A cohort of some 11,000 men born 1891-1920 and employed for at least one month in the chrysotile mines and mills of Quebec, was established in 1966 and has been followed ever since. Of the 5351 men surviving into 1976, only 16 could not be traced; 2508 were still alive in 1989, and 2827 had died; by the end of 1992 a further 698 were known to have died, giving an overall mortality of almost 80%. This paper presents the results of analysis of mortality for the period 1976 to 1988 inclusive, obtained by the subject-years method, with Quebec mortality for reference. In many respects the standardised mortality ratios (SMRs) 20 years or more after first employment were similar to those for the period 1951-75--namely, all causes 1.07 (1951-75, 1.09); heart disease 1.02 (1.04); cerebrovascular disease 1.06 (1.07); external causes 1.17 (1.17). The SMR for lung cancer, however, rose from 1.25 to 1.39 and deaths from mesothelioma increased from eight (10 before review) to 25; deaths from respiratory tuberculosis fell from 57 to five. Among men whose exposure by age 55 was at least 300 million particles per cubic foot x years (mpcf.y), the SMR (all causes) was elevated in the two main mining regions, Asbestos and Thetford Mines, and for the small factory in Asbestos; so were the SMRs for lung cancer, ischaemic heart disease, cerebrovascular disease, and respiratory disease other than pneumoconiosis. Except for lung cancer, however, there was little convincing evidence of gradients over four classes of exposure, divided at 30, 100, and 300 mpcf.y. Over seven narrower categories of exposure up to 300 mpcf.y the SMR for lung cancer fluctuated around 1.27 with no indication of trend, but increased steeply above that level. Mortality form pneumoconiosis was strongly related to exposure, and the trend for mesothelioma was not dissimilar. Mortality generally was related systematically to cigarette smoking habit, recorded in life from 99% of survivors into 1976; smokers of 20 or more cigarettes a day had the highest SMRs not only for lung cancer but also for all causes, cancer of the stomach, pancreas, and larynx, and ischaemic heart disease. For lung cancer SMRs increased fivefold with smoking, but the increase with dust exposure was comparatively slight for non-smokers, lower again for ex-smokers, and negligible for smokers of at least 20 cigarettes a day; thus the asbestos-smoking interaction was less than multiplicative. Of the 33 deaths from mesothelioma in the cohort to date, 28 were in miners and millers and five were in employees of a small asbestos products factory where commercial amphiboles had also been used. Preliminary analysis also suggest that the risk of mesothelioma was higher in the mines and mills at Thetford Mines than in those at Asbestos. More detailed studies of these differences and of exposure-response relations for lung cancer are under way.
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It has been a matter of controversy whether there is an increased risk of lung cancer among asbestos-exposed workers without radiographic asbestosis. A previous study of lung cancer risk among asbestos-cement workers has been updated with an additional 12 years of follow-up.
Subjects had received radiographic examination at 20 and 25 years from first exposure to asbestos. Radiographs were interpreted by a single National Institute of Safety and Health (NIOSH)-certified B-reader using the 1971 International Labor Office (ILO) Classification of the pneumoconioses as reference standard. Asbestosis was defined as an ILO coding of 1/0 or higher. Standardized Mortality Ratios (SMRs) were calculated using the general population of Ontario as reference.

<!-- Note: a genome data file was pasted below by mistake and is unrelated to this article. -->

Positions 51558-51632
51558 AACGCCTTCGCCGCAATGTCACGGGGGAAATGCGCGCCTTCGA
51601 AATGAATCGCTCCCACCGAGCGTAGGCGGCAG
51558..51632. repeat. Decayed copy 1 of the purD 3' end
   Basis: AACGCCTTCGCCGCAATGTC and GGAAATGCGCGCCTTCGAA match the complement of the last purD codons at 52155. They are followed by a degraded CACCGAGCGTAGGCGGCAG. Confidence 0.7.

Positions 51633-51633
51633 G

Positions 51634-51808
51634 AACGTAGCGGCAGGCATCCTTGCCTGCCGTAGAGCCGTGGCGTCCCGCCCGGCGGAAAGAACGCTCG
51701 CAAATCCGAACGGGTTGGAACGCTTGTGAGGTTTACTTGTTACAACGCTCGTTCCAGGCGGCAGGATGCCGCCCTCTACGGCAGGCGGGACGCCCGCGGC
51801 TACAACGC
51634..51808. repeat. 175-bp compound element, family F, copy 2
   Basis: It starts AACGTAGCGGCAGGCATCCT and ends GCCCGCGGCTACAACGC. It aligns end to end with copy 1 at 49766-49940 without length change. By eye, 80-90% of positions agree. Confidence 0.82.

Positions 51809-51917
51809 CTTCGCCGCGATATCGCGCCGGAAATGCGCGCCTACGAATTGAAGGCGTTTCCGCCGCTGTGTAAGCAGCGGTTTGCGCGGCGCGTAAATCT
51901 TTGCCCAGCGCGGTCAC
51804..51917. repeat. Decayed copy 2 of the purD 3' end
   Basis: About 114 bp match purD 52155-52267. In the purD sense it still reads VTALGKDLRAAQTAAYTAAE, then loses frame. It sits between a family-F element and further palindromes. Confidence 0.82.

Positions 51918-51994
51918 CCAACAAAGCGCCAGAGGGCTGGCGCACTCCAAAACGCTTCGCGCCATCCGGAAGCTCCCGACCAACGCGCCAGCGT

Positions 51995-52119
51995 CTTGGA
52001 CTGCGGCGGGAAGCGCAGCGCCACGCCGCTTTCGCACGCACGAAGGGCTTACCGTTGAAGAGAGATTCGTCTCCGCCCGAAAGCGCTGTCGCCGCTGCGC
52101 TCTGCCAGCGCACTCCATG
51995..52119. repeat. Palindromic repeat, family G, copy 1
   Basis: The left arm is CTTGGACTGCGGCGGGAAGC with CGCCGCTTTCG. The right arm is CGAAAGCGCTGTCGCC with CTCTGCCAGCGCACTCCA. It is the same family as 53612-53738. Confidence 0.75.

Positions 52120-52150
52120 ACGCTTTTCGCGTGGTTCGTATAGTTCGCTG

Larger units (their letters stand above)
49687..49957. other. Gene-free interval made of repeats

Among asbestos-cement workers without radiographic asbestosis at 20 years latency the lung cancer SMR was 3.84 (2.24-6.14). Among workers without asbestosis when examined at 25 years latency the SMR was 3.69 (1.59-7.26).
Workers from an Ontario asbestos-cement factory who did not have radiographic asbestosis at 20 or 25 years from first exposure to asbestos continued to have an increased risk of death from lung cancer during an additional 12 years of follow-up.
Comment In: Am J Ind Med. 2011 Jun;54(6):495-6; author reply 497-821328422
The aim of the study was to determine the pulmonary concentrations of mineral fibers in the Finnish male urban population and to evaluate the analysis of pulmonary fiber burden by scanning electron microscopy (SEM) as an indicator of past fiber exposure.
The pulmonary concentration of mineral fibers was determined by SEM and compared with occupational history for a series of 300 autopsies of urban men aged 33 to 69 years.
The concentration of fibers (f) longer than 1 micron ranged from
Cohorts of Finnish asbestos sprayers and of asbestosis and silicosis patients were followed for cancer with the aid of the Finnish Cancer Registry in the period 1967-1994. Compared with the cancer incidence of the total Finnish population, asbestos sprayers had an increased risk for total cancer (standardized incidence ratio [SIR] 6.7, 95% confidence interval [95% CI] 4.2-10); lung cancer (SIR 17.95% CI 8.2-31); and mesothelioma (SIR 263, 95% CI 85-614). The SIR of the asbestosis patients was 3.7 (95% CI 2.8-5.0) for all sites, 10 (95% CI 6.9-14) for lung cancer, and 65 (95% CI 13-188) for mesothelioma. The silicosis patients also had significantly high SIR values for all sites (1.5, 95% CI 1.0-2.1) and lung cancer (2.7, 95% CI 1.5-4.5). The values for the SIR and the standardized mortality ratio for all sites and lung cancer were very similar, and therefore it seems that both are reliable indicators of the occurrence of occupational cancer. It was concluded that pneumoconioses patients and asbestos-exposed workers have a markedly elevated risk for cancer. Asbestos-induced occupational cancers are not only diseases of the elderly, since the relative risk is high also for middle-aged people.
To study associations between chest HRCT signs and subsequent deaths in long-term follow-up.